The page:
By November 2003, MercyMe was ready for a well-deserved rest. The stratospheric popularity of their single “I Can Only Imagine” and the endless touring that came with it kept them busy much of the year.

“We kind of had the attitude that we were off the clock,” says frontman Bart Millard, “it even kind of felt like we were [saying] that to God: ‘We’ve worked really hard, we’re off.’” But the band’s work of ministering to the hurting and broken was far from done. In fact, MercyMe was just getting started.

In early December, a pregnant friend that Millard and his wife had grown up with lost the twins she had been carrying for five months. Because she was so far along in her pregnancy, it was necessary to deliver the babies. “It was devastating,” Millard recalls. At the funeral, Millard sang “I Can Only Imagine,” a song inspired by the early death of his father that has been played at countless funerals since its release.

Moved by the service, Millard wrote what would become the chorus for “Homesick.” But fearful of belittling the moment by “putting it into four or five minutes of music and trying to make it rhyme,” he tucked away the unfinished tune.

Then the funerals continued. Band member Jim Bryson lost his father. Other deaths in Millard’s hometown followed. “It seemed like every other day someone close to us was passing away,” Millard says. “It was overwhelming. And already having a heavy heart, at times you just feel you’re being beat down, like it’s never gonna stop.” In a period of less than six weeks, the band lost eight people close to them.

The eighth, Millard’s 20-year-old brother-in-law, Chris, was a godly man who had recently been struggling. He hit rock bottom in the early hours of Jan. 3, 2004, and paid his sister and Millard a visit. “He just wanted to know God was real. He didn’t want to doubt anymore. He wanted to see him face to face,” Millard recalls. “We went back and forth for several hours. We said all the right things.” Then Chris left around 4 am, only after promising to meet later that day with a friend of Millard’s who ran a local church’s college group. But Chris never made it to that appointment. On the way home, he fell asleep at the wheel and was killed instantly.

A heartsick Millard finished “Homesick” in time for the band to sing it at Chris’ funeral. Despite his grief, he was glad for the ministry opportunity it provided. “We had this amazing opportunity to share the gospel and talk to his friends,” Millard says. “And that was pretty much the end of the song. It wasn’t meant to go anywhere else so I wadded up the lyrics and threw them away.”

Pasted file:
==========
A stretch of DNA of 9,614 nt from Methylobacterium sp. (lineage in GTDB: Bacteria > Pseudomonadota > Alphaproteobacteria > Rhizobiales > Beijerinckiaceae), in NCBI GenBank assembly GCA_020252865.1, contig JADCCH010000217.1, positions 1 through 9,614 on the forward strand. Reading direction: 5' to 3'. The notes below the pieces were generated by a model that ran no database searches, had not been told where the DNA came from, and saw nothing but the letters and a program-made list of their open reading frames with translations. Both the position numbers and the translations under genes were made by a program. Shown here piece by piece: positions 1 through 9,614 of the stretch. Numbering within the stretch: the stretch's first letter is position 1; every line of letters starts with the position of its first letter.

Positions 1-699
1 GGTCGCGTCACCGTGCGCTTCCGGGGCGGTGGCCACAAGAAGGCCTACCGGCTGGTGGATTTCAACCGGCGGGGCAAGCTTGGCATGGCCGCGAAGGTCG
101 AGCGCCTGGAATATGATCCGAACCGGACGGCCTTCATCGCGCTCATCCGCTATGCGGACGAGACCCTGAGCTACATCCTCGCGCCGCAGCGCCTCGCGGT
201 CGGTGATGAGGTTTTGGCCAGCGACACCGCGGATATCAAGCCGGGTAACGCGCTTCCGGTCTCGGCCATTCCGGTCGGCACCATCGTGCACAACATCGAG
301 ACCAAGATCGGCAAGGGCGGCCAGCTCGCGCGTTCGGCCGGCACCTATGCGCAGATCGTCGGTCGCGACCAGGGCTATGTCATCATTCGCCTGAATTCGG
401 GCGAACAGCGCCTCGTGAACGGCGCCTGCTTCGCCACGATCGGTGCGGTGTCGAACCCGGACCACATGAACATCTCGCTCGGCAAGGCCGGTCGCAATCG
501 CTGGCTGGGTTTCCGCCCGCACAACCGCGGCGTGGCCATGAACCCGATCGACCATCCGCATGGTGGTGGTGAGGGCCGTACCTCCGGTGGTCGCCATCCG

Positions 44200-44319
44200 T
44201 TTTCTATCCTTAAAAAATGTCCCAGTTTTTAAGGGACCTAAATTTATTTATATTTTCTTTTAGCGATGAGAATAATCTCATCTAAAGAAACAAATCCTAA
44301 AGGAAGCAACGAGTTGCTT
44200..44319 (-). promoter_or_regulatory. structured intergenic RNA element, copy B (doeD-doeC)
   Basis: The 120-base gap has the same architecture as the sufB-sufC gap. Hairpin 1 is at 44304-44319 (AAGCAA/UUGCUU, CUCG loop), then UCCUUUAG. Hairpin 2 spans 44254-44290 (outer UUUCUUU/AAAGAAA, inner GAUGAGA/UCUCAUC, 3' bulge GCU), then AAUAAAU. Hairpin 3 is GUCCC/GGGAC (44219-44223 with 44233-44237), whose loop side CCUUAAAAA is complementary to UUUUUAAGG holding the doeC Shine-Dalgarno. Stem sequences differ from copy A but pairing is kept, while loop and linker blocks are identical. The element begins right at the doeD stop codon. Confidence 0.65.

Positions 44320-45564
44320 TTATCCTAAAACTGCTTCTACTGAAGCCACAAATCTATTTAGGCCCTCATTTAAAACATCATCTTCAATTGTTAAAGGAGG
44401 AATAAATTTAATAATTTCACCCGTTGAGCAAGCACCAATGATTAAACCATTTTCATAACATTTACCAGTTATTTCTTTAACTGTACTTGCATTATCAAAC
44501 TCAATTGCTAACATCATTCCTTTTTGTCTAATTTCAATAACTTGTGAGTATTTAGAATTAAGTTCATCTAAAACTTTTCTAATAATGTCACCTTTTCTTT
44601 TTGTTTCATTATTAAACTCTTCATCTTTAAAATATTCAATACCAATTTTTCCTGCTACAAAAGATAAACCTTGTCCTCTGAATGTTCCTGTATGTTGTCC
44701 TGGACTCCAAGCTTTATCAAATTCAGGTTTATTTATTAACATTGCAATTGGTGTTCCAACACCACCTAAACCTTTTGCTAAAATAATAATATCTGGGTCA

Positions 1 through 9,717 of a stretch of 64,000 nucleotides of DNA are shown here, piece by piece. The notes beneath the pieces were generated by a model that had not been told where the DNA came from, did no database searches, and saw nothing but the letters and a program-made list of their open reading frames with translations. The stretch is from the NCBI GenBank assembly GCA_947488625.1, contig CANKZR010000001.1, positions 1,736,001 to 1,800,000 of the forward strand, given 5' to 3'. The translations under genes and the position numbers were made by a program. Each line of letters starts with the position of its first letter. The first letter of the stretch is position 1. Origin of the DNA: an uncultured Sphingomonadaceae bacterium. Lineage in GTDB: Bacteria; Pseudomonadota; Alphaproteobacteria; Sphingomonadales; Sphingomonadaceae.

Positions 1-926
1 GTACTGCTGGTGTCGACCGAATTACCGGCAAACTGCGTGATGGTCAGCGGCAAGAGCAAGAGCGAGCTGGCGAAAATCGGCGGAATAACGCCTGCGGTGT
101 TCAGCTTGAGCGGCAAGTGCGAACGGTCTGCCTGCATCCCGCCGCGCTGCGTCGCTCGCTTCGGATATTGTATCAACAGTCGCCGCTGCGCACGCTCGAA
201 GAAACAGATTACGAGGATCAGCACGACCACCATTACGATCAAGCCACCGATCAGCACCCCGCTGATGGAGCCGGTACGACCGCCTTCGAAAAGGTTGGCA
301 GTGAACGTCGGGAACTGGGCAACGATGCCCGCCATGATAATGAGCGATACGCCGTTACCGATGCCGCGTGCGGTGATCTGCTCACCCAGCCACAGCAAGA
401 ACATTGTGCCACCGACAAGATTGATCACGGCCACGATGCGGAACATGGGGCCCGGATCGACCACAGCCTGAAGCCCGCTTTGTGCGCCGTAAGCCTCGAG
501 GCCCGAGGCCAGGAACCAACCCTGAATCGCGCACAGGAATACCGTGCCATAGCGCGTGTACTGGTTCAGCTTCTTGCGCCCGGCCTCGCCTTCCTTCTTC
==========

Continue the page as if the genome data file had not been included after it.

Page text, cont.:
Unlike “Imagine,” which was less of an “I miss my dad” song and more of a pondering of Heaven and what we’ll find there, Millard says “Homesick” “was really just for the situation, for me and my wife and her family. We were confused and angry and broken. The truth is there’s no goodbye in Christ, but the waiting can hurt just the same.”

That may be why Millard’s mother-in-law urged him to share the song, saying “I think it’s a tragedy to write something like that, knowing how other people go through what we’re going through, and for them not to hear it.” Millard didn’t know how to respond to that. Then he recalled what Holly, the mother who lost her twins, had said following their death: “I wish my twins could have lived long enough to make a difference.” It all added up to a change of heart and it filled Millard with joy to be able to tell Holly, “because of what you went through, [this song] could reach millions of people. So don’t ever say your twins didn’t live long enough to make a difference.”

And that difference was felt almost immediately. The studio version, featuring the famed London Symphony, appears on MercyMe’s latest CD, Undone. But even before it hit stores, the song was having an impact. On tour, Millard told the story each night to packed houses and the band was bombarded with email about the song.

“I was real reluctant to talk about Chris on a regular basis,” Millard says. “It was very taxing on me emotionally and physically because it was so fresh.” Some nights, after telling the story, it took Millard several minutes to compose himself enough to be able to sing the song. But it was something he felt strongly about. “After everything we went through, I knew other people needed to hear it, needed some comfort.”

Millard received another blow when he unexpectedly lost a favorite uncle earlier this year, but he and the band remain willing conduits. “For whatever reason, God will not allow us to leave that season of helping people grieve. So I’ll do it with great joy.”